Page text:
The article concluded “. . . The Komen advertisement campaign failed to provide the facts. Worse, it undermined decision making by misusing statistics to generate false hope about the benefit of mammography screening. That kind of behavior is not very charitable. . .”

Doctors should know how to read statistics

A respected medical columnist says, “Editors should enforce transparent reporting of evidence, for the benefit of their readers and of healthcare in general.”

If it's bad, don't measure it

Another example of misuse was a study on a new statin drug. (Statins cause LDL cholesterol lab values to decrease by blocking some liver functions.) The researcher noted that cardiac events were down, as is shown by many statin studies. However, he also noted that the overall death rate was higher for the study participants due to a higher rate of liver cancer.

That drug was withdrawn, and we can guess that the researcher had trouble finding funding from the pharmacy companies after that. However, subsequent studies of statins simply stopped measuring or reporting liver cancer or overall death rates.

The risk to the consumer wasn't changed, only the reporting of risks was changed.

Feinstein's gun death stats

This subject intersects the study of gun deaths quoted by a California Senator. Essentially, gun deaths are higher where there are more guns, so if we reduce the number of guns we’ll decrease violence. (Also see the previous blog.)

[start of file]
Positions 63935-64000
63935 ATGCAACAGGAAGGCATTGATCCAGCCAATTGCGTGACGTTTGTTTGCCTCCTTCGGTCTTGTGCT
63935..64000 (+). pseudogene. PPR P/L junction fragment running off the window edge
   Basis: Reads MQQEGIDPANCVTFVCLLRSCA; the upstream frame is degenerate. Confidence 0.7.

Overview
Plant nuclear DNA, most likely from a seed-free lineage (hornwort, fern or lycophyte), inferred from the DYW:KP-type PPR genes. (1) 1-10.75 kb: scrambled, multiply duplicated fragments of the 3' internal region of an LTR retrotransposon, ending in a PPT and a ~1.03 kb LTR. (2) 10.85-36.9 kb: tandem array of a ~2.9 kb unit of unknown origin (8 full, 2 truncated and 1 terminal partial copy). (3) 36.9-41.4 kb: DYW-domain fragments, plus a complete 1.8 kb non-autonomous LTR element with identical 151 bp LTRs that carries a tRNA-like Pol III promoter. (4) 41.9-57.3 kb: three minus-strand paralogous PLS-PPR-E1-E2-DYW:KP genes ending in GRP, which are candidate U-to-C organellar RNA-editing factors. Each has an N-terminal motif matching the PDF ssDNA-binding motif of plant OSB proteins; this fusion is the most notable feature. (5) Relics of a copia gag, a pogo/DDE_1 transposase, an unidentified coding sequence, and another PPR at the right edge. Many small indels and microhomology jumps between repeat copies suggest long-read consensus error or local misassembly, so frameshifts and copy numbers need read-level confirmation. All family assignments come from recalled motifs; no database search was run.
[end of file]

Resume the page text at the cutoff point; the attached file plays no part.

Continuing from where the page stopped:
Studies show the contrary, however. The key here is the leap from gun deaths to violence. Fewer gun deaths are not related to less violence. Instead, more guns licensed for concealed carry markedly reduces violent crime.

In the study that Senator Feinstein quotes, removing the suicide deaths leaves the gun death rates about the same. (Suicide by car or medication isn't examined.) Considering only gang-violence numbers and numbers killed by guns of police officers reverses the rates: more gun deaths in low ownership areas. And this is reasonable to believe, since the most regulated areas have dense populations and high crime. Prime examples are Chicago, Washington D.C., Detroit, and most of Los Angeles.  

Leaping from fact to fantasy

But the leap from fact to fantasy serves Feinstein’s purpose, and it sells well in a press conference.

Leaps from fact to fantasy ran rampant during the last election. They’re still common in some columns and blogs in Costa Mesa.

Think about whether it makes sense

Take the time to think about what is said. It just may be that someone is using statistics as propaganda. That is, using statistics to convince you by emotion instead of logic.

Just because we wish there were a simple answer doesn't mean that there is one. Or that the writer or speaker knows what it is.

What’s in it for him? What does she want you to believe?